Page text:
I don’t know where they found them, but part of the plan involved giant sheets of bubble wrap to separate each layer of shells as we stacked them. That sounded like a reasonable plan to me so we started offloading the ammo, arranged ourselves in a staggered face-to-face chain gang to pass these from the container on a truck down to the ammo bunker. The jokes about not dropping them, hearing something ticking, and slippery hands were rampant.
We got the first shell layer on the pallet so the soldier up front laid down the bubble wrap layer. During all this, there was one poor young Lieutenant that was not handling the stress and joking very well. Her eyes grew wider with every joke and I could see her shaking. This was like blood in the water to the other soldiers so the jokes kept coming. “Oooh, don’t drop it!” and “Hey, look at that camel spider on your boot!”
On went the second layer and we repeated this whole process. The second layer of bubble wrap went down and we started in on shell layer number three. It’s probably worth mentioning at this point that each shell weighed about 40 pounds. During a lull in conversation, shell number two in layer number three was laid flat. Then we heard it…
Crack, crack, cr-cr-cr-cr-ack!
The Lieutenant screamed, turned, covered her ears and jumped backwards a full six feet. We were all startled for a split second, then roared with laughter. The bubble wrap was strong, but not that strong, and the third layer of artillery shells had popped nearly all the first sheet bubbles. Our shells all remained thankfully dormant. The explosions we heard were just those tiny air bladders.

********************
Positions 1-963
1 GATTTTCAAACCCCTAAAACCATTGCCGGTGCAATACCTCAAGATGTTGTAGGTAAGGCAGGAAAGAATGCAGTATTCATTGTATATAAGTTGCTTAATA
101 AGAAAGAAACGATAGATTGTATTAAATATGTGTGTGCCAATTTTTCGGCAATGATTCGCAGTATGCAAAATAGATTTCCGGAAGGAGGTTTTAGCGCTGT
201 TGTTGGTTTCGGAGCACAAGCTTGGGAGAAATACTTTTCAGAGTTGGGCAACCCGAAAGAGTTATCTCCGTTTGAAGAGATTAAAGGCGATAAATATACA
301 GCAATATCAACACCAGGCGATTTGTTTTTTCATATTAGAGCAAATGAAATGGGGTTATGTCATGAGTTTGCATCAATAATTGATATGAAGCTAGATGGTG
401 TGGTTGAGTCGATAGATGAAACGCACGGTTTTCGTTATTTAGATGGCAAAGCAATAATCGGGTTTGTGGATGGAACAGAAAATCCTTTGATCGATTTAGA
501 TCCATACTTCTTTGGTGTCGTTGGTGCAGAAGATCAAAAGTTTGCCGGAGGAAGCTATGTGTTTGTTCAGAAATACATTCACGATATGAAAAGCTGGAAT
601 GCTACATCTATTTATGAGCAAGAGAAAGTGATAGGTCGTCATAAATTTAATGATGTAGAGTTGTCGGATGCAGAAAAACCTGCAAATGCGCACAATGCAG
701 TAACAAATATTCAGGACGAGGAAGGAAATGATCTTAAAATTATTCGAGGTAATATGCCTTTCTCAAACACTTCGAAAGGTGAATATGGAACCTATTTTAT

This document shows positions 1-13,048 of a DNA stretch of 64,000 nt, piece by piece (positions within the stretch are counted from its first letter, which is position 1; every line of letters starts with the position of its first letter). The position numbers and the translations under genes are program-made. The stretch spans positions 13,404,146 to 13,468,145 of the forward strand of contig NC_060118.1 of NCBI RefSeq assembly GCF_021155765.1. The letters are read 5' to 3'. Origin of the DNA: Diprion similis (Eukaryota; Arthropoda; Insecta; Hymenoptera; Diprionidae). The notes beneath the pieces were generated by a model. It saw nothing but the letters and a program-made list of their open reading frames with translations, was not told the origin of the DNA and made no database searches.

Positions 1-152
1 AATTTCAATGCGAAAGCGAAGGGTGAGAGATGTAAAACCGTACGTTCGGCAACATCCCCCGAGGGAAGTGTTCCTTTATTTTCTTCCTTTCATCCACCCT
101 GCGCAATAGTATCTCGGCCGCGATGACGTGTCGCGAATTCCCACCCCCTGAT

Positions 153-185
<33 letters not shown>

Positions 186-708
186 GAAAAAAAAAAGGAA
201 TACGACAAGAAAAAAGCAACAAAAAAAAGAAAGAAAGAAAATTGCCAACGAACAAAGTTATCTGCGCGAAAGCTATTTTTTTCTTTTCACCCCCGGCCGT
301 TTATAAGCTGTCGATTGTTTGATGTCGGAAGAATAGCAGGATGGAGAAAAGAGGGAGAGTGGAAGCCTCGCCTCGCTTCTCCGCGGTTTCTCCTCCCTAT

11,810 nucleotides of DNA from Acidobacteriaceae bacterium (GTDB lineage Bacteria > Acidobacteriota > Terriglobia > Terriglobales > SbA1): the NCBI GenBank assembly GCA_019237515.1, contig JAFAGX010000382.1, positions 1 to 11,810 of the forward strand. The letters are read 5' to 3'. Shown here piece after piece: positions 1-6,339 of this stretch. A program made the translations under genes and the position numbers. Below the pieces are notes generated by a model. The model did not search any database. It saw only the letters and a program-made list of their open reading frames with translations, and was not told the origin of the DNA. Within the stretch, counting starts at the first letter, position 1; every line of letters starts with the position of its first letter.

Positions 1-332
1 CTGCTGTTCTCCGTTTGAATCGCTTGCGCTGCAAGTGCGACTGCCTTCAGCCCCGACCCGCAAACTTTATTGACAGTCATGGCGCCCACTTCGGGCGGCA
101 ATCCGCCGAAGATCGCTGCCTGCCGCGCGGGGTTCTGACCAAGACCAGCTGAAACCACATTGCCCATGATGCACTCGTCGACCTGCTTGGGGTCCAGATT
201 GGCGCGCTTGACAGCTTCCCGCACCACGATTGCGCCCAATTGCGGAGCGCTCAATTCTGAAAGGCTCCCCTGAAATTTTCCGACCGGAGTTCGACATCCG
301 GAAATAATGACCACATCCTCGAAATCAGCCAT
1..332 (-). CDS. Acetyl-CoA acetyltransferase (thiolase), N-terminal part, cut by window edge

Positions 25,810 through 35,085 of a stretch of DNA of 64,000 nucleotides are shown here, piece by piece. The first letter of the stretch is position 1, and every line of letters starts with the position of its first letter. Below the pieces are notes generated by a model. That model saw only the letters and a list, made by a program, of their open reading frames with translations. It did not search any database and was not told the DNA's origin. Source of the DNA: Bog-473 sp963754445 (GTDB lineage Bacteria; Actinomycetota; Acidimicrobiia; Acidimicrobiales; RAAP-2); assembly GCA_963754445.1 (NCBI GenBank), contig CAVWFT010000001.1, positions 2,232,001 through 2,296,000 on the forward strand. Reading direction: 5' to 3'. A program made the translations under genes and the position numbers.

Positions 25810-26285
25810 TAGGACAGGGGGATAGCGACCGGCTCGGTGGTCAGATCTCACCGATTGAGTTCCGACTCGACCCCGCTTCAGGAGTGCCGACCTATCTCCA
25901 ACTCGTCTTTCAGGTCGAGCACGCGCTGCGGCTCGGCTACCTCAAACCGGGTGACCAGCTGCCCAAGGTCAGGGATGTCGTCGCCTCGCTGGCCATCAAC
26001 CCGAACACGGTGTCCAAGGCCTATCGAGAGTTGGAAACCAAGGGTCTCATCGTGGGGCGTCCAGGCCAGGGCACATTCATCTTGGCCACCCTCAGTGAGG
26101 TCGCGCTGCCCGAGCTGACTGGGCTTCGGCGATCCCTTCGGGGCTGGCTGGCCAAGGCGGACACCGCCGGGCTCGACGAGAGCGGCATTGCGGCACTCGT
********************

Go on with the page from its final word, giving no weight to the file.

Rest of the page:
I’m not certain, but I’d say a few human bladders had just become equally empty.
Lost in Translation
We dealt with Afghan interpreters daily. Consequently, the interpreters had to deal with Americans using wildly varying English dialects on a daily basis too. Since even I had a hard time understanding some of our compadres from Louisiana and the “fahtha” regions north toward Maine, I can only imagine the difficulty the interpreters had. So, like us, you had to make your own fun in miserable situations. I’d lay even money some of those guys would mess with us periodically for their own amusement. Being, well, me, I felt it my duty to return the favor.
We had one interpreter, Ma’ah Boo is my phonetic attempt at his name, who worked with us for several weeks straight. He was a good guy and had a decent command of our technical construction-related vernacular. But he had a habit of carrying on lengthy stretches of conversation with the locals, then turning to me and saying “He said ‘Yes.’”
I probably repeated at least twenty times, “Come on, dude, he said way more than ‘Yes’, tell me the rest!” After about a week, I shortened his name to Ma Boob, partially for my own amusement and partially to determine actually how much attention he paid to what I said.
On about week two, when he and I were separate from the rest of the group, I think he’d had enough. “Sir, I do not think you have my name correct, I am ‘Ma’ah Boo,’ not ‘My Boob.’”
Busted. At least this guy paid attention to detail. And I didn’t get any more “He said ‘Yes.’”
Many missions took us way out into the boondocks to meet with Afghans of varying levels of friendliness. We hoped that, by the time they met with our engineer or civil affairs teams, they were the good guys, but we always kept up our guard. I truly do not miss having to formulate a plan to shoot our way out of every single meeting, just in case.
Anyway, I was always keen to see which of the Afghans were paying attention to the conversation with the infidels in their midst. I figured, if their intentions were honorable, they’d be paying attention to us. If their minds wandered to other plans, it made me question what those plans might be.
To that end, we asked the interpreters to teach us a funny phrase or two to lay on the Afghans, just to judge their reactions. I still don’t know why, but, during a lull in conversation, when one infidel points to another, leans in and announces “Ah-spit langast,” or Dari for “My horse is lame,” it’s hilarious.
The Afghans that didn’t smile or didn’t even notice, we kept an extra eye on them. I tried not to take it personally.